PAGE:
St. Teresa of Jesus called people to a life of prayer and simplicity...
Reflections on the readings for the Memorial of St. Teresa of Jesus (October 15, 2021): ROM 4:1-8; PS 32:1-2,5,11; LK 12:1-7
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St. Teresa valued the love that Christ had for her as an individual and hoped others would recognize this great gift as well.
St. Teresa of Jesus was born into a wealthy family in Avila, Spain in 1515. After her mother’s death when she was twelve, Teresa was sent to live at an Augustinian convent. On her return home, she resolved to become a nun and entered a nearby Carmelite convent where she lived a fairly unremarkable life for about twenty years. In time, she became deeply unhappy with her own laxity and that of her convent. Many of the rules about solitude, penance, and poverty were largely ignored. St. Teresa started to have mystical experiences and became convinced that Christ was calling her to reform the order to the original stricter rule. Over the years, she traveled throughout Spain and reformed or established many convents. This caused a great deal of backlash and her efforts led to an investigation by the Spanish Inquisition. She was exonerated and able to continue her work although it did cause a split among Carmelites. Those in her reformed communities for women as well as those for men were called Discalced Carmelites because they went shoeless out of humility and poverty.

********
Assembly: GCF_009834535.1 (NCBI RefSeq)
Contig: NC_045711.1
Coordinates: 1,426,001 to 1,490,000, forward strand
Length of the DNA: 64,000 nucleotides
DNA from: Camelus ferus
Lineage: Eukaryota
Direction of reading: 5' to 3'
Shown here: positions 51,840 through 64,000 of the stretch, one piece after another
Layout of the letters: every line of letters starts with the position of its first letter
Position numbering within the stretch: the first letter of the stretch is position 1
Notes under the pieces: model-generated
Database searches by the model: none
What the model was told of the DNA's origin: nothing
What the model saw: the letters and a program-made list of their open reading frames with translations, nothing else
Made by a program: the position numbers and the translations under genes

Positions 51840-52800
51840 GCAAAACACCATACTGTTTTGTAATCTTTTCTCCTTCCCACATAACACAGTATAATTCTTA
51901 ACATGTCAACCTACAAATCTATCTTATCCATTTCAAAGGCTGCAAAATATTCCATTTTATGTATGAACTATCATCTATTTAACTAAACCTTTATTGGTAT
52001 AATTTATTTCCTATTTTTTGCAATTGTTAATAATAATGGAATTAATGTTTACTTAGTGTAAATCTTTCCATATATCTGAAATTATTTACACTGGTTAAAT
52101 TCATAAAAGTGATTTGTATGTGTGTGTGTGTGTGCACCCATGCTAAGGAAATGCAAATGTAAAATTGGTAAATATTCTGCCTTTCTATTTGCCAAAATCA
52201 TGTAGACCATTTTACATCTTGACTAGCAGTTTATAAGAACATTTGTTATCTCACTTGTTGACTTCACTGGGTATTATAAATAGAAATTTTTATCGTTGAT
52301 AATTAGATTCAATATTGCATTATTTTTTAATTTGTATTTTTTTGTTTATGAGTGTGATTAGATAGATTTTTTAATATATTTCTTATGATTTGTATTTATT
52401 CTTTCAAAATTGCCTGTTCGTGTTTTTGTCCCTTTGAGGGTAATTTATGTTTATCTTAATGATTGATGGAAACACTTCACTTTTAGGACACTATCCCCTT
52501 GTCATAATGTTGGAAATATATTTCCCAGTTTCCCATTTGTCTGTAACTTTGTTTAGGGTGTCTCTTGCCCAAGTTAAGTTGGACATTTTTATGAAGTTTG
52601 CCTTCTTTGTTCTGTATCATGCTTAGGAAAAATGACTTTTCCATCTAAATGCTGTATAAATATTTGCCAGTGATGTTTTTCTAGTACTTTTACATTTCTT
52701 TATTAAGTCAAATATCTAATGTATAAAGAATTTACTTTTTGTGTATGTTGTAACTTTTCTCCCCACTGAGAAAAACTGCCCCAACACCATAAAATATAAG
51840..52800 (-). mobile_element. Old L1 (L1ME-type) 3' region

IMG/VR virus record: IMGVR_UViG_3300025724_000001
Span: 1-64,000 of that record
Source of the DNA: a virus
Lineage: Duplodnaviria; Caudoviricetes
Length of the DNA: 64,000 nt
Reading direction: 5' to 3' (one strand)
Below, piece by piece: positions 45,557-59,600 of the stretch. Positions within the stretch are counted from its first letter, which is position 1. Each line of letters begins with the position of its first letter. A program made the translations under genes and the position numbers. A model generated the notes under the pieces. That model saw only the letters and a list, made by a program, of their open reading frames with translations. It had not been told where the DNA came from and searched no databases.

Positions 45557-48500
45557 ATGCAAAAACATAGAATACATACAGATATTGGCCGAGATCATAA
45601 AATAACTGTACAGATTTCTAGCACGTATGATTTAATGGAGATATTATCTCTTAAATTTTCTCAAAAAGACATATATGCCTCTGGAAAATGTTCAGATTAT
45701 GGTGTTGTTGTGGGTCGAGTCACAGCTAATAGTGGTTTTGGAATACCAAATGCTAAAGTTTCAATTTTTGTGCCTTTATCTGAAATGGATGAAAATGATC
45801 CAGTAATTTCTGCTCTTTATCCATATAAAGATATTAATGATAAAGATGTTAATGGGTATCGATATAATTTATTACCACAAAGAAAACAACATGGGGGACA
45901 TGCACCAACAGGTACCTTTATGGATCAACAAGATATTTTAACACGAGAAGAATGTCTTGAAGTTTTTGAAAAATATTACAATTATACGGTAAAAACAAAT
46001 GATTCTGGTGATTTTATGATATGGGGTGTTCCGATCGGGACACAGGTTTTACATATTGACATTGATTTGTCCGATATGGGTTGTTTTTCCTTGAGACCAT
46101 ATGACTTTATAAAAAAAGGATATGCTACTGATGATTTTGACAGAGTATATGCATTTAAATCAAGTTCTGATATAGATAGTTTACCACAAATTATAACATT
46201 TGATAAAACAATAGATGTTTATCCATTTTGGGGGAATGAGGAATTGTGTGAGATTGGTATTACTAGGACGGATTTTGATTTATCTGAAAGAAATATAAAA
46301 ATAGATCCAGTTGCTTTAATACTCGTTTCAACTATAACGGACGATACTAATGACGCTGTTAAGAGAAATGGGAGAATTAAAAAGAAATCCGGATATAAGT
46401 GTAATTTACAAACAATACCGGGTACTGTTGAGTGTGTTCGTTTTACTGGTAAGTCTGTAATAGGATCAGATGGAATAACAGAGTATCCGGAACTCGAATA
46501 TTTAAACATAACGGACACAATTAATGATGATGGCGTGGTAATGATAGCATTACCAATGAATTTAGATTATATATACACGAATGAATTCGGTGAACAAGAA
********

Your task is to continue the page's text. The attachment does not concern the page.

In today’s Gospel, we hear Jesus say, “Are not five sparrows sold for two small coins? Yet not one of them has escaped the notice of God. Even the hairs of you head have all been counted. Do not be afraid. You are worth more than many sparrows.” (Luke 12:6-7). St. Teresa valued the love that Christ had for her as an individual and hoped others would recognize this great gift as well. She wanted people to embrace God’s love and to return it and wrote a number of still popular books about prayer and mystical theology. In a poem, St. Teresa wrote about her spiritual experience, “Myself surrendered and given, The exchange is this: My Beloved is for me, And I am for my Beloved.” She died in 1582 and was canonized forty years later. In 1970, Pope Paul VI named her a Doctor of the Church. She was the first woman to be so honored.